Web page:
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The use of bacterial antibiotics extracted from Stenotrophomonas maltophilia to control plant fungal pathogens in vitro


Sazali, Nor Intan Syazwani (2016) The use of bacterial antibiotics extracted from Stenotrophomonas maltophilia to control plant fungal pathogens in vitro. [Project Paper Report]


Fungal pathogens are known to cause important plant diseases which lead to significant lost in agricultural crops. The plant diseases need to be controlled to maintain the yield production and to avoid economic losses. Nowadays, people are aware of environmental issues caused by uncontrolled usage of synthetic fungicides. In response to this awareness, biological control using microbial antagonists is recommended instead of using synthetic chemicals for controlling plant diseases. Stenotrophomonas maltophilia can be used as a biological control agent against plant fungal pathogens. The bacterium can produce antibiotics that can inhibit pathogen growth and induce host resistance. In view of this, this research is conducted to 1) extract crude antibiotics from S. maltophilia and 2) study the effect of the crude antibiotics on the mycelial growth of selected plant fungal pathogens. This research used four different plant fungal pathogens which were Ganoderma boninense, Fusarium oxysporum, Rhizoctonia solani and Exserohilum rostratum. Crude antibiotics were extracted from bacterial culture in nutrient broth (NB) using centrifuge and lyophilization methods where the bacterial then was centrifuged to remove all bacterial cells and the supernatant was lyophilized in a vacuum evaporator. The four fungal pathogens were treated with five different concentrations of bacterial antibiotics which were 0.1, 0.2, 0.4, 0.8, 1.0 mg/L and control. The antagonism assay was done in five replications for each fungus and the experimental design was a Completely Randomized Design (CRD). Data were analysed using Analysis of Variance (ANOVA) from SAS version 9.4 and comparison of means with significant difference was further tested with Duncan‟s Multiple Range Test (DMRT). Each concentration significantly affected the percentage inhibition of diameter growth (PIDG) for all fungus (G. boninense, E. rostratum, R. solani and FOC). Extracted crude antibiotics from S. maltophilia was able to inhibit the mycelial growth of selected plant fungal pathogens at concentrations of 0.1, 0.2, 0.4, 0.8 and1.0 mg/L where concentration 1.0 mg/L gave the highest PIDG. R. solani showed the highest PIDG among all concentrations followed by G. boninense, E. rostratum and F. oxysporum.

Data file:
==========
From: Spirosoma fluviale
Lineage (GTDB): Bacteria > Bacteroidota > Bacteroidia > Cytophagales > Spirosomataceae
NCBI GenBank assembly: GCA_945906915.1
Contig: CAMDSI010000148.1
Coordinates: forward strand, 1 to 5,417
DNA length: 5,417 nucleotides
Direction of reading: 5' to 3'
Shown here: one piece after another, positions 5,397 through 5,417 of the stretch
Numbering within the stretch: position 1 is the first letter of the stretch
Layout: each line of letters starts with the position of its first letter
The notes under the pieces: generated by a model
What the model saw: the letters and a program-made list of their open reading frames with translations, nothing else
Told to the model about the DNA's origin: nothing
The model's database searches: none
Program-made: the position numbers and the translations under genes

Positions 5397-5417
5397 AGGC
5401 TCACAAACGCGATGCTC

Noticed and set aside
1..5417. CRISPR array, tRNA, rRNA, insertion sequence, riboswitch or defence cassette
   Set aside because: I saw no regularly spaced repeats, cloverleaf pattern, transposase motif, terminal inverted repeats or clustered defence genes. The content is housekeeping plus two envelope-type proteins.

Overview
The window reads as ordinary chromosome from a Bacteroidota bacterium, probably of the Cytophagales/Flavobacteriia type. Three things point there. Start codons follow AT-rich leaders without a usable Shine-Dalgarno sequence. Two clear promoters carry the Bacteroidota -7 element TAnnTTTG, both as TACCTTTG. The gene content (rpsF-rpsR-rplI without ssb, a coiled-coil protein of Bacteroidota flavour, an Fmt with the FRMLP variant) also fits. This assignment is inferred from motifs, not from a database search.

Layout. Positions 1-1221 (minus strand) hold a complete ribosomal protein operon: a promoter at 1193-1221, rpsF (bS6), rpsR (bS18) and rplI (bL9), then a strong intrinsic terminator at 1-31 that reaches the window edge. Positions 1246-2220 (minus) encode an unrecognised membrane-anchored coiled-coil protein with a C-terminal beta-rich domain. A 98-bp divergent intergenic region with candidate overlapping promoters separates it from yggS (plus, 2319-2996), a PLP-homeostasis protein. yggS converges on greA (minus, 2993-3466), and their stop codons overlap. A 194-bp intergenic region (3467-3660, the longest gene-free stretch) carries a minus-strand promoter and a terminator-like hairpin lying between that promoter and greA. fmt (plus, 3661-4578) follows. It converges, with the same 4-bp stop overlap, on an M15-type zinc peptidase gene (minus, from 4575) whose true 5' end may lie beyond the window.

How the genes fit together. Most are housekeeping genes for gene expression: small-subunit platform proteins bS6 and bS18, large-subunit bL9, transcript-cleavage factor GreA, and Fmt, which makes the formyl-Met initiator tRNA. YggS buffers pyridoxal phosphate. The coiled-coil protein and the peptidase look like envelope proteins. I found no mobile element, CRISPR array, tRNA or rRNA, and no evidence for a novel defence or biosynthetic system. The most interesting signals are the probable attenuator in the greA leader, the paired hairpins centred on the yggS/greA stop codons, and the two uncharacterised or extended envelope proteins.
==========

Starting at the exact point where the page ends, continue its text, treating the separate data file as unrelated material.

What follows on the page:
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Additional Metadata

Item Type: Project Paper Report
Call Number: FP 2016 39
Chairman Supervisor: Assoc. Prof. Dr. Wong Mui Yun
Divisions: Faculty of Agriculture
Depositing User: Ms. Nur Faseha Mohd Kadim
Date Deposited: 30 Nov 2021 03:29
Last Modified: 30 Nov 2021 03:29
URI: http://psasir.upm.edu.my/id/eprint/91556
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